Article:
The more things change, the more they remain the same- this is the case with Red Hot Chili Peppers latest effort, I’m With You released in CD and digital format today. The album was produced by longtime Chili Peppers collaborator Rick Rubin and is the first album with departed guitarist John Frusciante’s replacement, Josh Klinghoffer. The Peppers took a bit of a hiatus for a multitude of reasons between the abysmal Stadium Arcadium and I’m With You and it appears the break brought the Peppers back down to earth- well, as much as these guys can be brought to earth.
The Peppers have said this album is the most liquid and poetic thing they’ve put out and the addition of Klinghoffer was an injection of not only new blood but a new direction and positive feeling. Flea and Klinghoffer also wrote songs on piano as well as infusing some of the African sounds the band as a whole loves so much. Flea says they’ve dabbled with that aesthetic before but he feels this time with Josh they truly nailed it.
The album kicks off with “Monarchy Of Roses” and has the voice distortion, megaphone, AutoTune effect that’s just been too overdone for my tastes. The song doesn’t go anywhere special, although once that annoying effect is removed the vocals sound great and there’s a nice little tribal, drum interlude I’m a fan of. “Factory of Faith” starts off strong and funky, bringing lead singer Anthony Kiedis’ unmistakable rap/sing delivery back to the forefront. Even with this infusion of funk and rapping, it’s still a very mellow song and coupled with the previous song, it’s an underwhelming way to begin your first studio release in five years.
“Brendan’s Death Song” is the first song with any substance. As the title implies, it deals with death but also saying goodbye and the legacy we leave. At nearly 6 minutes, it’s the longest track on the album and while it sounded great and I hear maturity in their musicality, it was about two minutes too long.
“Ethiopia” starts with “E I O I E I A” and doesn’t make a lot of sense from there on out but it’s a compelling song that will get stuck in your head all day. It’s comforting like a warm blanket and I’m not really sure why. “Annie Wants A Baby” is next in line, and I suspect it’s supposed to evoke strong maternal instincts in me but it doesn’t; the premise is as silly as its title.
Let’s take a little break and reflect, shall we? In case you haven’t noticed- I’m not jumping up and down over this record which is surprising with how much I really enjoyed their first single “The Adventures Of Rain Dance Maggie.” So far I’m With You is shaping up to be one of those records where they release their best material and the product as a whole is way under par. That was until the sixth song “Look Around” starts up and it’s the first sing-along song of the bunch and gets me moving, with lyrics like:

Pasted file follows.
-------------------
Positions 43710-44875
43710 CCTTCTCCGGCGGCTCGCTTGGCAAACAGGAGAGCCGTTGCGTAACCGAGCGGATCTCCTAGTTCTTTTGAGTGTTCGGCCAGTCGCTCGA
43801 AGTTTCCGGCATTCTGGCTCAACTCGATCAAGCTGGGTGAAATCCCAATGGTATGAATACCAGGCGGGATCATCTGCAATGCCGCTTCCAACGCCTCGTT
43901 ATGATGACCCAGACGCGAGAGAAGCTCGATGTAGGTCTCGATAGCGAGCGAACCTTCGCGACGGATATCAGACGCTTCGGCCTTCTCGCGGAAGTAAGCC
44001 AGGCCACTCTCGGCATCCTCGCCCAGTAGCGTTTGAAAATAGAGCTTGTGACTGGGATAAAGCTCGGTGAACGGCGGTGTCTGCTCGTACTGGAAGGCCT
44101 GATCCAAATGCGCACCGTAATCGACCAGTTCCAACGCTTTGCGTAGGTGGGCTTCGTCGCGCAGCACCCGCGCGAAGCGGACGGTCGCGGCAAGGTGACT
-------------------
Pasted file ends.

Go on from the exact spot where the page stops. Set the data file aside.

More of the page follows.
”Stiff club, it’s my nature,
custom love is the nomenclature.
Turn down mass confusion,
hit the road because we just keep cruisin'.
Double my fun, double my vision,
long hard look at my last decision.
Hustle here, hustle there,
hustle me bitch and you best beware” (clap-clap!)
There's a lot more rapping and choppy delivery and it’s a fun song but I’m left wondering if 50-years old is about the cutoff for white guys rapping. Skipping my beloved “Rain Dance Maggie” because I’ve covered that pretty extensively, “Did I let You Know” is a song I tried to love but couldn't because I was too confused to fall in love. I heard fiesta horns mixed in with classic rock riffs and it was too weird for me to fully commit.
This second half of the record is by far the strongest; it’s more cohesive lyrically and despite Flea feeling like he needs to show off every trick he learned in music theory classes at USC, it’s solid and helps elevate the rest of the material. “Police Station” has Kiedis singing to a friend who’s still messed up in self-destructive behavior:
”I saw you at the police station and it breaks my heart to say.
Your eyes had wandered off to something distant, cold and grey.
I guess you didn't see it coming,
Someone's gotten used to slumming.
Dreaming of the golden years,
I see you had to change careers.
Far away, but we both know it's somewhere.”
The next two songs follow the path of the previous songs, building momentum for a purpose. The sequencing is pretty great and exactly what you’d hope for. The individual songs tell a story, but it’s a complete journey when placed alongside each other this way. “Dance, Dance, Dance” is the 14th and final song on the set and it is dancey, with fabulous drum beats that sound like a storm is rolling in or rolling out; it's hard to tell. It’s the best ending to this experiment the Red Hot Chili Peppers pulled us into with them.
I’m With You is their smoothest, most polished record to date, and our Peppers have definitely grown up. I’m just not sure we wanted them to.